Although it seems like the Ghanaian-born footballer has been around for ever, Adu is still only 24-years-old , and therefore still of an age where he must think that his big break may just be around the corner. The signs don’t look  promising though, and with a career trajectory that looks to be on a permanently downward spiral, the fear must be that Adu will be less the poster boy for US soccer and more a reminder of what happens to those we push too hard too soon.

As the article notes, during his early development, US coach Bruce Arena was one of very few to sound a note of caution.

“Freddy’s without a doubt the most talented kid we’ve ever seen at that age,” he said. ”But who knows where he’ll be two years down the road?”

The article concludes, admittedly with the benefit of hindsight, with the following lines:

“It is more than tempting to wonder if, had he been treated with more patience and less constant adulation, the boy from Ghana might be playing for the European giants he still dreams about.”

Quote of the day

“Beer and party, Lederhosen and women in their frocks – it’s going to be great. I’m looking forward to experiencing these three weeks. You can trust me.”

It hasn’t taken Pep Guardiola long to acclimatise to life in Munich. Here he looks ahead to the city’s Oktoberfest.

FIFA revokes doping ban

FIFA has lifted the suspension of a Bulgarian player, hours after announcing he tested positive for doping at a World Cup qualifying match.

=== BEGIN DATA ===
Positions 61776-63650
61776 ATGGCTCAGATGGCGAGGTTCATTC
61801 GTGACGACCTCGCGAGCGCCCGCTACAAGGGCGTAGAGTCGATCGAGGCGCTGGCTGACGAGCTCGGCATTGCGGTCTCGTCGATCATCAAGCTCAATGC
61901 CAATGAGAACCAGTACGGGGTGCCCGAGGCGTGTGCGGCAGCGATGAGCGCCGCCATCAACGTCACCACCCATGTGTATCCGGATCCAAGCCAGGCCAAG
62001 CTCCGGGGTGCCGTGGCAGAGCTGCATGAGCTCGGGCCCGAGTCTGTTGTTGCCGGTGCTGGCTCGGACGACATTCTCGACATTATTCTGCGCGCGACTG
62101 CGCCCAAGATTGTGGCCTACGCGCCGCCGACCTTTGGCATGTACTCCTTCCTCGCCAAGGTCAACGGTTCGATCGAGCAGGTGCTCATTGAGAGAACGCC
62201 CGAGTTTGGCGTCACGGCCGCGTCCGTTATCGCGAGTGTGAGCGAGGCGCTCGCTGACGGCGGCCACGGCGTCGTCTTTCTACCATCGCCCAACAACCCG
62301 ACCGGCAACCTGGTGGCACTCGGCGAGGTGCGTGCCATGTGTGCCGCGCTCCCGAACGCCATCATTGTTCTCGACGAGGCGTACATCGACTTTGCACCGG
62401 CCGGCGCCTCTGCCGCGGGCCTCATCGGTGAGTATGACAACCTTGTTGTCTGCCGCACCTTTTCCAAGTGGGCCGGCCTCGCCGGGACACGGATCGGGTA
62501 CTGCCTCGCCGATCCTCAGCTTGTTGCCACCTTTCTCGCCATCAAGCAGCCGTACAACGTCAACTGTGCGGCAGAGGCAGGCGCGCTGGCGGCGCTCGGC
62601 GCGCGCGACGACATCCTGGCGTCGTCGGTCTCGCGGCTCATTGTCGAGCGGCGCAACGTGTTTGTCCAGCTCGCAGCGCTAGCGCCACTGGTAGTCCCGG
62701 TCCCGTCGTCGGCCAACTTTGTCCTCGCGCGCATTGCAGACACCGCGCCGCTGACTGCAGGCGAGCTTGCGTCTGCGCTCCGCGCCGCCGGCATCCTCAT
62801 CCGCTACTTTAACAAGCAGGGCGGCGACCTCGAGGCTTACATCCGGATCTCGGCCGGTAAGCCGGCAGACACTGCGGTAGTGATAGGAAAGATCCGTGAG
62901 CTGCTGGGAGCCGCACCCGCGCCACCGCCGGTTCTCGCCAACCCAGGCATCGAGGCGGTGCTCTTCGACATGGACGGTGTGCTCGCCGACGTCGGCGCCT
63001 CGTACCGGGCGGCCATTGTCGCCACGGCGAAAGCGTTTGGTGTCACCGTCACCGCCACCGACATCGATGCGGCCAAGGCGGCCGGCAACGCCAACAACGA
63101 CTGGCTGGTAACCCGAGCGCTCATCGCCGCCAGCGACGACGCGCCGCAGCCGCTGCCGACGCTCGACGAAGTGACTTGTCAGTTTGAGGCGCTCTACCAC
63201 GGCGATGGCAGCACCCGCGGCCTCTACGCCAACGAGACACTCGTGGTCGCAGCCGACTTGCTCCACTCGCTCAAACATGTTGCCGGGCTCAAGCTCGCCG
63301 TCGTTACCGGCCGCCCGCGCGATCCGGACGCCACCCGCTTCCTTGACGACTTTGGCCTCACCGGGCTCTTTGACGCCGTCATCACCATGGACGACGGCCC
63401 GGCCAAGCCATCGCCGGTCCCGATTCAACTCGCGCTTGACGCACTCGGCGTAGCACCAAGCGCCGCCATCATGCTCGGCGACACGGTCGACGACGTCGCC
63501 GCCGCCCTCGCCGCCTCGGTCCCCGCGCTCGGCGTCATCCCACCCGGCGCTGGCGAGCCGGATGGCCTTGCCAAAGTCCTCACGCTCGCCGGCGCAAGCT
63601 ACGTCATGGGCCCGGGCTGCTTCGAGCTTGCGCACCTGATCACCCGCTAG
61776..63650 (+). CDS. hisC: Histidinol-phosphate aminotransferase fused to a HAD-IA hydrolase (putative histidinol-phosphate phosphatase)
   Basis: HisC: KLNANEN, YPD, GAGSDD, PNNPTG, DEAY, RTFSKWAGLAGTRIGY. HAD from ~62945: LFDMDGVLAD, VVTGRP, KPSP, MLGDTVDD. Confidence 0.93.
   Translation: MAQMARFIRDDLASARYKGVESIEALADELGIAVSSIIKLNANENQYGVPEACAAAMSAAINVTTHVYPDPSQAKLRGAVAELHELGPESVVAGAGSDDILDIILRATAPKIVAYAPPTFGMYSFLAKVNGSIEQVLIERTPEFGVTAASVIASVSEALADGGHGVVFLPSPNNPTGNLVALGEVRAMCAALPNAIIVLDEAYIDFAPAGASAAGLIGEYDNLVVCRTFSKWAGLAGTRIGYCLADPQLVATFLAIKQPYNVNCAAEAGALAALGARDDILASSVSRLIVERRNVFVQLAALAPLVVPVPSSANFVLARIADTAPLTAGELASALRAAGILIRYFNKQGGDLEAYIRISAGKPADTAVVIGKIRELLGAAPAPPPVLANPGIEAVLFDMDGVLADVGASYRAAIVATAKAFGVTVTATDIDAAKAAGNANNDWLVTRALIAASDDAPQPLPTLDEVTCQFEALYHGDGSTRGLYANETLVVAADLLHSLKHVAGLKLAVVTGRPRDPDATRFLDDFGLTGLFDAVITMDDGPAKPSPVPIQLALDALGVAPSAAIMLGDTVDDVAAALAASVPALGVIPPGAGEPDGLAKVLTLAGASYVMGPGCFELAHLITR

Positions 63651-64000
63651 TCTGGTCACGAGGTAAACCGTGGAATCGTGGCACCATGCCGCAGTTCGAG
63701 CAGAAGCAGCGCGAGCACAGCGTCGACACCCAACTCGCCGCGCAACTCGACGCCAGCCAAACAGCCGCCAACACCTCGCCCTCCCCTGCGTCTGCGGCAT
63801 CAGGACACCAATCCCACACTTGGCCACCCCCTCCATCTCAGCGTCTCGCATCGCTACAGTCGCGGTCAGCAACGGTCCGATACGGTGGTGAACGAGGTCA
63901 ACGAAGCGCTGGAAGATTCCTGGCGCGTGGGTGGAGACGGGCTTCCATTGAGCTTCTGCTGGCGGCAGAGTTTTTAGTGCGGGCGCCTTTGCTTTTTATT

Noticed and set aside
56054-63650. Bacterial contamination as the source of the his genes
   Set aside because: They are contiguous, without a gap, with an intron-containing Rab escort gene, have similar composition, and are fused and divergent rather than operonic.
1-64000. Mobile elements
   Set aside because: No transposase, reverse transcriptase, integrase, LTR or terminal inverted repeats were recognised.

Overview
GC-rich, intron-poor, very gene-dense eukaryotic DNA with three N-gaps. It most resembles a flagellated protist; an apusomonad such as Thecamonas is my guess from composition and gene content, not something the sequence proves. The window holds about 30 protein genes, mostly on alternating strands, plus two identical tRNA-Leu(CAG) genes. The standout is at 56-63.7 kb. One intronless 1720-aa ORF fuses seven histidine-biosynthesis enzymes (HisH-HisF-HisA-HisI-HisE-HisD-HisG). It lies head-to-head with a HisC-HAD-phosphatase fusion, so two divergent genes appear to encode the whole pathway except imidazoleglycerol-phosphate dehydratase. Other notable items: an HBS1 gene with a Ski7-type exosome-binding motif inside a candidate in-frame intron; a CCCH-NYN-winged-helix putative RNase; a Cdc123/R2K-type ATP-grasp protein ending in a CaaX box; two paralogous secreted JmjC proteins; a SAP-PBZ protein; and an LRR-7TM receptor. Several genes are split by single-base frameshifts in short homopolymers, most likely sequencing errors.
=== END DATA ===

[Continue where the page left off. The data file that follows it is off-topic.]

FIFA says its disciplinary committee chairman, Claudio Sulser, ”revoked his decision … following clarification by medical bodies.”

FIFA says ”it appears that there is no circumstantial evidence that anti-doping rules have been violated.”

Earlier Thursday, FIFA had announced that a player tested positive for ”prohibited substances” after Bulgaria’s 2-1 win against Malta in Valletta on Sept. 10.

The player, who was identified by Bulgarian media as Ludogorets Razgrad defender Yordan Minev, faced an initial 30-day suspension from all football while FIFA investigated the case.

Luis Suarez damaged Liverpool brand

Liverpool’s managing director Ian Ayre admits Luis Suarez’s behaviour has damaged the club’s brand.

Ayre was speaking in the wake of Suarez’s return to action on Wednesday in Liverpool’s Capital One Cup defeat to Manchester United for his first competitive appearance for the Reds since he was handed a 10-match ban for biting Branislav Ivanovic.

In 2011, the controversial Uruguayan was handed an eight-match ban for racially abusing Patrice Evra, actions that Ayre admits hurt the club’s reputation.

“It was damaging to the brand but this club is bigger than one player. Luis is a street fighter and we had to deal with it,” Ayre told reporters.

“We’ve worked a lot with him since the Ivanovic incident, and he’s back to what he’s best at – terrorizing defenders.”

While remaining positive about Suarez’s future at Anfield, Ayre insists that there are plans in place should any similar incidents occur.

“We all move on together. Hard work and lessons have been learnt post-Evra and we now have a process in place for any crisis. Not a Suarez crisis, just any one,” Ayre said.

To give Liverpool some credit, matters have definitely improved under the new manager and PR disasters appear to be a thing of the past. After Suarez took a chunk out of Ivanovic, there was no prospect of Brendan Rodgers sporting a ‘Luis is innocent’ t-shirt, similar to the one worn by his predecessor, Kenny Dalglish, when the striker was found guilty of racially abusing Evra.

Bad day gets worse for goalkeeper

His team trailing 2-0 to Grasshopper Club Zürich, FC Luzern goalkeeper David Zibung’s day was about to get a lot worse.

Grasshoppers winger Izet Hajrovic advancing on goal, accidentally stepped on his face, causing deep cuts, which resulted in Zibung heading to the hospital with a 3 inch gash in his face.

Readers of a sensitive disposition may wish to look away.